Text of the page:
He had worked his way up, made some popular action films, and had a couple flops. With 1948′s Drunken Angel and 1949′s Stray Dog, though, he proved himself a director of tough crime movies that reflected a Japan still reeling from World War II. Rashomon broke everything wide open in 1951 when it won the Golden Lion at the Venice Film Festival, and his golden decade was on.
The 1950s featured the master Japanese director tackling his first true samurai film, Shakespeare, nuclear terror, a Maxim Gorky play, and a Leo Tolstoy novella. Dark stuff indeed. So Kurosawa was in the mood for something a little more lighthearted and mainstream. The movie that fit that bill was The Hidden Fortress, recently released in a new 2K restoration with new a English subtitle translation by The Criterion Collection on dual-format Blu-ray and DVD.
Not only does it feature two bumbling pals as “heroes” and comic relief, but The Hidden Fortress is a rollicking adventure, complete with castles, lots of extras and landscape shots, and Kurosawa’s first Tohoscope widescreen presentation.
Although it is a jidaigeki Edo period drama, The Hidden Fortress bears a lot of western influence, with clear-cut bad guys and good guys, and a simple code of honor. It lacks the psychological depth of something like High and Low, and often times the constant groveling of peasants Tahei and Matashichi (Minoru Chiaki and Kamatari Fujiwara) can become grating.
The director’s longtime collaborator Toshiro Mifune, however, commands the screen as usual, as an Akizuki General hiding out undercover to keep his Princess safe, and each mounting conflict reveals more of his character. The actor also reportedly did all of his own stunts for the film. The spoiled and sheltered young Princess Yuki Akizuki (Misa Uehara) grows as well, understanding more about the people who live outside the castle walls.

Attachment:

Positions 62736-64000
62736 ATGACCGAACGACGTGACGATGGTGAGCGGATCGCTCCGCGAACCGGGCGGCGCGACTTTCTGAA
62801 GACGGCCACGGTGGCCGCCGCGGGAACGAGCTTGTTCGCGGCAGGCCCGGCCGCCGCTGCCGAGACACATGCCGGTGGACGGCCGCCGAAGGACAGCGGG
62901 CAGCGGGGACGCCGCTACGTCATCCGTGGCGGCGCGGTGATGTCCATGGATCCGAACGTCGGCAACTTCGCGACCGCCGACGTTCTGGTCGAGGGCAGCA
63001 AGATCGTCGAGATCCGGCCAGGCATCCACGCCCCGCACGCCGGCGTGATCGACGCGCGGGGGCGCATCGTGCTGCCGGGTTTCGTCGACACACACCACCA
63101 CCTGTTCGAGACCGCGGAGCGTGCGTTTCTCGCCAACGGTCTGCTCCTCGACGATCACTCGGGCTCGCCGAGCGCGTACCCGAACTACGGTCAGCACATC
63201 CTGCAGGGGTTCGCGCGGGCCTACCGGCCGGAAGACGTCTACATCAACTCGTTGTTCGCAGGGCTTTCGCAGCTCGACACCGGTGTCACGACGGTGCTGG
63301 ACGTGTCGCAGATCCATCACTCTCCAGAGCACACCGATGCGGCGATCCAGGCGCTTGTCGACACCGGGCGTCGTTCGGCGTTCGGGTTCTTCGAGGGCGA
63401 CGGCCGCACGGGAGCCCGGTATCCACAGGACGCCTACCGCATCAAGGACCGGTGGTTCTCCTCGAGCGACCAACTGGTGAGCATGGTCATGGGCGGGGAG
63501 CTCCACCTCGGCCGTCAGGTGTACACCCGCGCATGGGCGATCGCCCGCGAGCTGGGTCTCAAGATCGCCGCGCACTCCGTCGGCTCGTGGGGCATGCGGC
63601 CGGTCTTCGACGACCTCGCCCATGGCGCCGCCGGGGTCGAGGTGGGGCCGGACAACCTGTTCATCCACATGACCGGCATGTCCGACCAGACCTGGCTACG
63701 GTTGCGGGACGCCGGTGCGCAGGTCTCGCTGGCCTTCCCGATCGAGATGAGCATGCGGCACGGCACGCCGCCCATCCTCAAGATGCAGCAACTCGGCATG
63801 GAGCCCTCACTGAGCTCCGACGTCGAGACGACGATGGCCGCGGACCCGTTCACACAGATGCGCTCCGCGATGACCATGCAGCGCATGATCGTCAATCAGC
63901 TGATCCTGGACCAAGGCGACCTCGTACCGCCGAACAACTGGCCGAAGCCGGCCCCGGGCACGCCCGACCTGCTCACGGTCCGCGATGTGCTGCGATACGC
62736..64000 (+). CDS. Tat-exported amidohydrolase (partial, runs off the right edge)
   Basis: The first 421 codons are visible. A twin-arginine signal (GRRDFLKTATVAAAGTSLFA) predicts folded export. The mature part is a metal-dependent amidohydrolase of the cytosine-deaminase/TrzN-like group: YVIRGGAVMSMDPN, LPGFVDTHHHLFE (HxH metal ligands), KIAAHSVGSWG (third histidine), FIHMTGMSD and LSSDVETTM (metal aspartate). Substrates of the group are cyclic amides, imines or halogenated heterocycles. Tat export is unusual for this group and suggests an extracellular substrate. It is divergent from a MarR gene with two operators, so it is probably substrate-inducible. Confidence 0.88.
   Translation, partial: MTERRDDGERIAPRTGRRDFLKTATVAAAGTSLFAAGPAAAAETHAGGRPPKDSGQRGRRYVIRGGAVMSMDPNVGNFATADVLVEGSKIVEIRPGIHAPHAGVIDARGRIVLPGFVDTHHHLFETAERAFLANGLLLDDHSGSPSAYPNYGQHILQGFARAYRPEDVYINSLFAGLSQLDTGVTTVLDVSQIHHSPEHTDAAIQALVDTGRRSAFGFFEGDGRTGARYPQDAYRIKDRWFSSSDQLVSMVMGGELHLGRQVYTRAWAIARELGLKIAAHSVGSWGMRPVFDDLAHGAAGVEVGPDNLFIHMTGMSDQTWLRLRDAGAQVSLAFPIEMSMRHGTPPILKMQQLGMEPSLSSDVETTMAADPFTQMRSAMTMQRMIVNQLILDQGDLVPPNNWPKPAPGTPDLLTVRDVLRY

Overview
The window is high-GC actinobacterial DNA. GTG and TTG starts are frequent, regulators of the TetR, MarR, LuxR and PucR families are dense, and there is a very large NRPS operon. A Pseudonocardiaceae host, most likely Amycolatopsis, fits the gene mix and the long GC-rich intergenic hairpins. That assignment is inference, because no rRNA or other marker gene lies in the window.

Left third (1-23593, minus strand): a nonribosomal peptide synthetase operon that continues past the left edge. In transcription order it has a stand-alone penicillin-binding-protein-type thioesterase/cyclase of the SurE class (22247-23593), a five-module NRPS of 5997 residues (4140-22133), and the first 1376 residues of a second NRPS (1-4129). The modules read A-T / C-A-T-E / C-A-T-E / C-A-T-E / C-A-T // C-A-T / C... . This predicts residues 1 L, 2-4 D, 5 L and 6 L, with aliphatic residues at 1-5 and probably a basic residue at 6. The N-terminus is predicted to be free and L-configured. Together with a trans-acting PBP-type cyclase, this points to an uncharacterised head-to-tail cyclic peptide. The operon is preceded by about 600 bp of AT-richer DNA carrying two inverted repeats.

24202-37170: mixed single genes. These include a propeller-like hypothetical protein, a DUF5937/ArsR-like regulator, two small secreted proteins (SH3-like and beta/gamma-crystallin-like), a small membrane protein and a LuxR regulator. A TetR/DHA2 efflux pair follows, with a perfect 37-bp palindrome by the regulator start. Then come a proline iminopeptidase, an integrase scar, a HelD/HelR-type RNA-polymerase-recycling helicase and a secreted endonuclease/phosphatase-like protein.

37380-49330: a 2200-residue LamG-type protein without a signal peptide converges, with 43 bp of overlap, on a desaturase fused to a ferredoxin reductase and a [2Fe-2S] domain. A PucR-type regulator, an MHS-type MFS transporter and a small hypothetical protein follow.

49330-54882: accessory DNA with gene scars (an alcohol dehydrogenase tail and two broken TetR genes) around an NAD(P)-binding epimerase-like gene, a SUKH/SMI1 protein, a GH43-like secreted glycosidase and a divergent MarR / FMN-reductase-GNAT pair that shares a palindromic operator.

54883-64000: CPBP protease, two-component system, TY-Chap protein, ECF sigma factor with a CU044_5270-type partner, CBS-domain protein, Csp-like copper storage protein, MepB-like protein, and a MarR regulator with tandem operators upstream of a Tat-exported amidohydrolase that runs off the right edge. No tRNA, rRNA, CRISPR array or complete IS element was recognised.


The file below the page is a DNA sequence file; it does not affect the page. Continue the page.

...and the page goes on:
Kurosawa makes grand use of the widescreen format, especially in one key battle scene on a long, steep series of steps, which is also brilliantly choreographed. Even when he is just shooting a couple characters in an intimate scene, more is intuited about each character due to their placement in the frame.
It’s no secret that The Hidden Fortress, along with Seven Samurai, was a big influence on George Lucas as he began writing Star Wars. C-3Po and R2D2 are clearly modeled after Tahei and Matashichi. Since there’s also a princess hiding out, I suppose some of the plot elements are fairly familiar as well. The Criterion dual-format Blu-ray/DVD contains a 2001 interview with Lucas about this in the supplements.
All of these familiar elements, and the fact that Kurosawa himself was drawing influence from American western directors like John Ford, make The Hidden Fortress an enjoyable film, but sometimes the movies that influenced a generation of filmmakers lose some of their luster because they’ve been borrowed from so many times.
More extra features in this handsome package include a new feature-length audio commentary by film historian Stephen Prince, author of The Warrior’s Camera: The Cinema of Akira Kurosawa and a documentary from 2003 on the making of the film, created as part of the Toho Masterworks series Akira Kurosawa: It Is Wonderful to Create. The trailer below is not from the new 2K restoration on the new Criterion Blu-ray/DVD, which has stunning clarity.